Grades K and 1:
- Draw a picture or write a letter to (character from the book).
- Draw a picture that could be illustrated in the book and explain why you drew it.
- Create a connection pizza! Cut out 8 triangle pieces from a circle (using construction paper) and have student write down a connection on each one. “I.e. I love dogs like the main character. My brother got in trouble like the brother in the story. Etc.” Then put them all together.
Grades 2 and 3:
- Making Connections Game. Students read a short story and identify responses as text-to-self, text-to-text and text-to-world.
For writing/reading activities, emphasize assessment areas you are targeting (from week 1 assessment).
Work on assessment areas using summer program writing prompts/School on Wheels Academic Program resources.
- Read second book (if you choose) and do more making connections activities (above).
- Start final project. Your student can draw/paint a picture of a scene; write a poem, song, rap, or letter to a character; create an epilogue to the story; turn a scene into a play; create a video story or video review; write a review for a newspaper; use a storytelling app to produce their own retelling; anything else you can think of!
Do follow-up assessment with your student. Compare results to see what they have improved on!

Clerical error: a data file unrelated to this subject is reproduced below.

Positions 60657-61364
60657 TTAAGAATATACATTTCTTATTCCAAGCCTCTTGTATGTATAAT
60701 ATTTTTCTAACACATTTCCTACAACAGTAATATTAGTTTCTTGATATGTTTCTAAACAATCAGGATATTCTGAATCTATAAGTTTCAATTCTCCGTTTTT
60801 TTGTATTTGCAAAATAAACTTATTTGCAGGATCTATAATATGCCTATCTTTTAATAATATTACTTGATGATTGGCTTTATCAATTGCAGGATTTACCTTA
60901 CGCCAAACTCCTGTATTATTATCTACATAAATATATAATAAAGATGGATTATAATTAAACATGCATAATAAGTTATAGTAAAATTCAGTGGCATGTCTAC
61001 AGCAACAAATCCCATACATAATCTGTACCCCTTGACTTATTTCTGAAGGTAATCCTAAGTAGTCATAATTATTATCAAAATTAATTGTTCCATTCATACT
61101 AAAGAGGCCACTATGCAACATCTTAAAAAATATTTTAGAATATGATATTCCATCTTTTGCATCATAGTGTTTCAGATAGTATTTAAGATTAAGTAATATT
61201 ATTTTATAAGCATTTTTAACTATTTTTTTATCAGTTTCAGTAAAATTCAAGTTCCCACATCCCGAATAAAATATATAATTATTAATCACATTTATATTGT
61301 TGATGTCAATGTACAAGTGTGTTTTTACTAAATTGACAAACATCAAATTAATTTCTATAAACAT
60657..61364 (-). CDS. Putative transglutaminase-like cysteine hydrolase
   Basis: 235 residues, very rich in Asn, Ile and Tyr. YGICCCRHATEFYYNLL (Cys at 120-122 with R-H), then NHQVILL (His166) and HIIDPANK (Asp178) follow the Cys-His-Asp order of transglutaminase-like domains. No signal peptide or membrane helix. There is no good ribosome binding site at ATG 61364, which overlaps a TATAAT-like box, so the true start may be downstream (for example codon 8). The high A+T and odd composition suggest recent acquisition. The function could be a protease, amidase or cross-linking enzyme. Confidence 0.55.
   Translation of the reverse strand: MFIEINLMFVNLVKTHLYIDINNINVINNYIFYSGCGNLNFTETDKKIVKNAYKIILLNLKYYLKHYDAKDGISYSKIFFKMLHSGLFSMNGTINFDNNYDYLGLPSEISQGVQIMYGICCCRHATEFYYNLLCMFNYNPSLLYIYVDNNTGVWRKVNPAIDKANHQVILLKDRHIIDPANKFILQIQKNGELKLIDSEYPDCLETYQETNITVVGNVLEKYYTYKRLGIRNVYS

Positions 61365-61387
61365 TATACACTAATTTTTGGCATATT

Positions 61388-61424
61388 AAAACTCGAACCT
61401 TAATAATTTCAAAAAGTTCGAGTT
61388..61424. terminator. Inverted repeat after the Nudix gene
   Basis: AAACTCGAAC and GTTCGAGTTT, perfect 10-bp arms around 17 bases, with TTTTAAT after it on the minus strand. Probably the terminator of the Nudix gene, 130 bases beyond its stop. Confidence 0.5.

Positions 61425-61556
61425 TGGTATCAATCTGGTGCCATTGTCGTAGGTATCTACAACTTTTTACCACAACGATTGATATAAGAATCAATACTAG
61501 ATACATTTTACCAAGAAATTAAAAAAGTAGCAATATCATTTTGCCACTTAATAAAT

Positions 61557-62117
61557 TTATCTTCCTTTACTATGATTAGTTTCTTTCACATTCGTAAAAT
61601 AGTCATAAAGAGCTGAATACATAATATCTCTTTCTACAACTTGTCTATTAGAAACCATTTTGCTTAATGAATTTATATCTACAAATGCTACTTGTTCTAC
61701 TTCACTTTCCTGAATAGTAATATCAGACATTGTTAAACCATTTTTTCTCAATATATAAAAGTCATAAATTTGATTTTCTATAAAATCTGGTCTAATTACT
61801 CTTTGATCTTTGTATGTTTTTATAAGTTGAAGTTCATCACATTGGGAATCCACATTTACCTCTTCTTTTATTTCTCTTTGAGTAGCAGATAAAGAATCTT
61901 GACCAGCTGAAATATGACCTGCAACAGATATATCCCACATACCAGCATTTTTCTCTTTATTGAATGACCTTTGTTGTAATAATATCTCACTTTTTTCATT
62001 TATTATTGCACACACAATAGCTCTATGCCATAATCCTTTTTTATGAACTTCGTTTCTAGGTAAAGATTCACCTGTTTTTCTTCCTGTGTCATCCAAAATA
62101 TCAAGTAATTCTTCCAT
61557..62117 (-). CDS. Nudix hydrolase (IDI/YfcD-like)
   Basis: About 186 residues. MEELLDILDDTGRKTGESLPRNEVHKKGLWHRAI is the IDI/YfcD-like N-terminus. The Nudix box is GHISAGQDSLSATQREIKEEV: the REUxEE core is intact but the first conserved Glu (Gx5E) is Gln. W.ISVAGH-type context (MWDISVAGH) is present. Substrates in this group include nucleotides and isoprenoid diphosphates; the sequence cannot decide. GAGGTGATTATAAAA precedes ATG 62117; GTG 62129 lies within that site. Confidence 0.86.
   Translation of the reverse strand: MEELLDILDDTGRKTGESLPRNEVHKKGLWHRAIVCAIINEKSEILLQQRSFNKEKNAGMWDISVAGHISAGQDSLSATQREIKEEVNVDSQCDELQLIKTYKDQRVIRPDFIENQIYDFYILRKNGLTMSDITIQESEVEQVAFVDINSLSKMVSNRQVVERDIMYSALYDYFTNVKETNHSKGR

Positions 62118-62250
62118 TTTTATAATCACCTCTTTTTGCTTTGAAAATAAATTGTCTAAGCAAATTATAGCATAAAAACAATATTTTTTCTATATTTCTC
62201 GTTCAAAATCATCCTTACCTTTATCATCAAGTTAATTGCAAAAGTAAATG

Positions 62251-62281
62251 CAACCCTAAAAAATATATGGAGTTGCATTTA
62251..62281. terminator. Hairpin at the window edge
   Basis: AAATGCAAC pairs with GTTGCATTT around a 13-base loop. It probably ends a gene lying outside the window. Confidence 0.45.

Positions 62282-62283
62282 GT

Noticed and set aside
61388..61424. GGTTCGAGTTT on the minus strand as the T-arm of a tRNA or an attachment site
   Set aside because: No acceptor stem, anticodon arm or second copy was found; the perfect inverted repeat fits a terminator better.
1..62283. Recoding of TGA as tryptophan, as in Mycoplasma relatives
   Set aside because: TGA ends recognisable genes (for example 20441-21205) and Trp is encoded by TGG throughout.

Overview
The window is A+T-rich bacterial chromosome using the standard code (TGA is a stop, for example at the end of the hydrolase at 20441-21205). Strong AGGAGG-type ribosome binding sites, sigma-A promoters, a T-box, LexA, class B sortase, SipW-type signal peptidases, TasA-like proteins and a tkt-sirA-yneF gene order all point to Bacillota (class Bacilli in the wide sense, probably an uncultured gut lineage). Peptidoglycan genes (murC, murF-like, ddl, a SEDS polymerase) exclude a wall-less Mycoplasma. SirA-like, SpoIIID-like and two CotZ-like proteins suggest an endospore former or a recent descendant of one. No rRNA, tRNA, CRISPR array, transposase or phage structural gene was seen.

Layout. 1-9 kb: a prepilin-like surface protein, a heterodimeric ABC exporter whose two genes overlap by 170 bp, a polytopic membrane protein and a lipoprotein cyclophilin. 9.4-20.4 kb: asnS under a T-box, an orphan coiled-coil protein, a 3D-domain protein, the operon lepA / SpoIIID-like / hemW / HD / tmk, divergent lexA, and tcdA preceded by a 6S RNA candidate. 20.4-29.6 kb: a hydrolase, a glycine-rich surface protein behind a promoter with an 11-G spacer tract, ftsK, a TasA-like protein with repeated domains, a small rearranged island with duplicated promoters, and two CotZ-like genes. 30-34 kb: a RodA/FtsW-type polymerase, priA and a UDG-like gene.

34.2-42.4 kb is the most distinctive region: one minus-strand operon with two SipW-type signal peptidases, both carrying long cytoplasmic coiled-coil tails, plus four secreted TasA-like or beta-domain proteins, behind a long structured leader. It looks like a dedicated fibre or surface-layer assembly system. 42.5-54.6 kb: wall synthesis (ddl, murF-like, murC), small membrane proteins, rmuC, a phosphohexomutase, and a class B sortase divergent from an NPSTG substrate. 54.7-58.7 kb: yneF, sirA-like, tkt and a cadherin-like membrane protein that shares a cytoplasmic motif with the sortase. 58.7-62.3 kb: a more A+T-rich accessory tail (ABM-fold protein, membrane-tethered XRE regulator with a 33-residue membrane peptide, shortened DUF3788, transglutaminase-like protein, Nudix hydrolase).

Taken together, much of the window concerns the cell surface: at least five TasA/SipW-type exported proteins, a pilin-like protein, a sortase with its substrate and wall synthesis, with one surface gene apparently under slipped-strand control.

Complete final project and do any edits. Email a picture or word document to firstname.lastname@example.org.
4th-12th Weekly Guide
WEEK ONE: Introductions
- Grades 4-7: Have student take School on Wheels ELA assessment based on the grade they just completed. You will receive an email with correct/incorrect answers directing you to assessment resources. Identify 2-3 topic areas to work on and review basic concepts with your student. IMPORTANT: Keep the results!
- Grades 8-12: Work with student to identify ELA areas to focus on over summer using previous year’s homework and tests.
- Give student the summer read.
- Tell student you are going to be working on making connections between the book and a) yourselves, b) other books/movies/tv shows, etc. c) the world.
- The Making Connections Game may be useful for introducing the concept to students in grades 4-7. Students read a short story and identify responses as text-to-self, text-to-text and text-to-world. It also shows how some connections are not meaningful. You may also find this handout helpful.
- Older students may already have learned this concept. If so, have them explain the importance of making connections to you.
- Let student know they need to read a certain amount of pages for your next session, depending on book length. Encourage them to use post-its or take notes for important passages.
WEEK TWO: Text to Self
- Check in: Ask student how they like the book so far.
- Tutor reads favorite selection out loud to student. Tell them what it made you think of in your own life. Point out what made you enjoy the selection: it was funny, it made you sad, you liked the author’s word choice, a metaphor, etc. You are modeling for student what you would like them to do.
- Ask student to pick a selection they would like to read out loud. After, ask them why they chose that section. What made them enjoy it (or not)? Make sure they give a substantial answer rather than “just because.”
- 10-minute writing prompt: Has something like this (event in book) ever happened to me? OR How is my life different from what has happened in the book so far?
- Review student response and target ELA/assessment areas.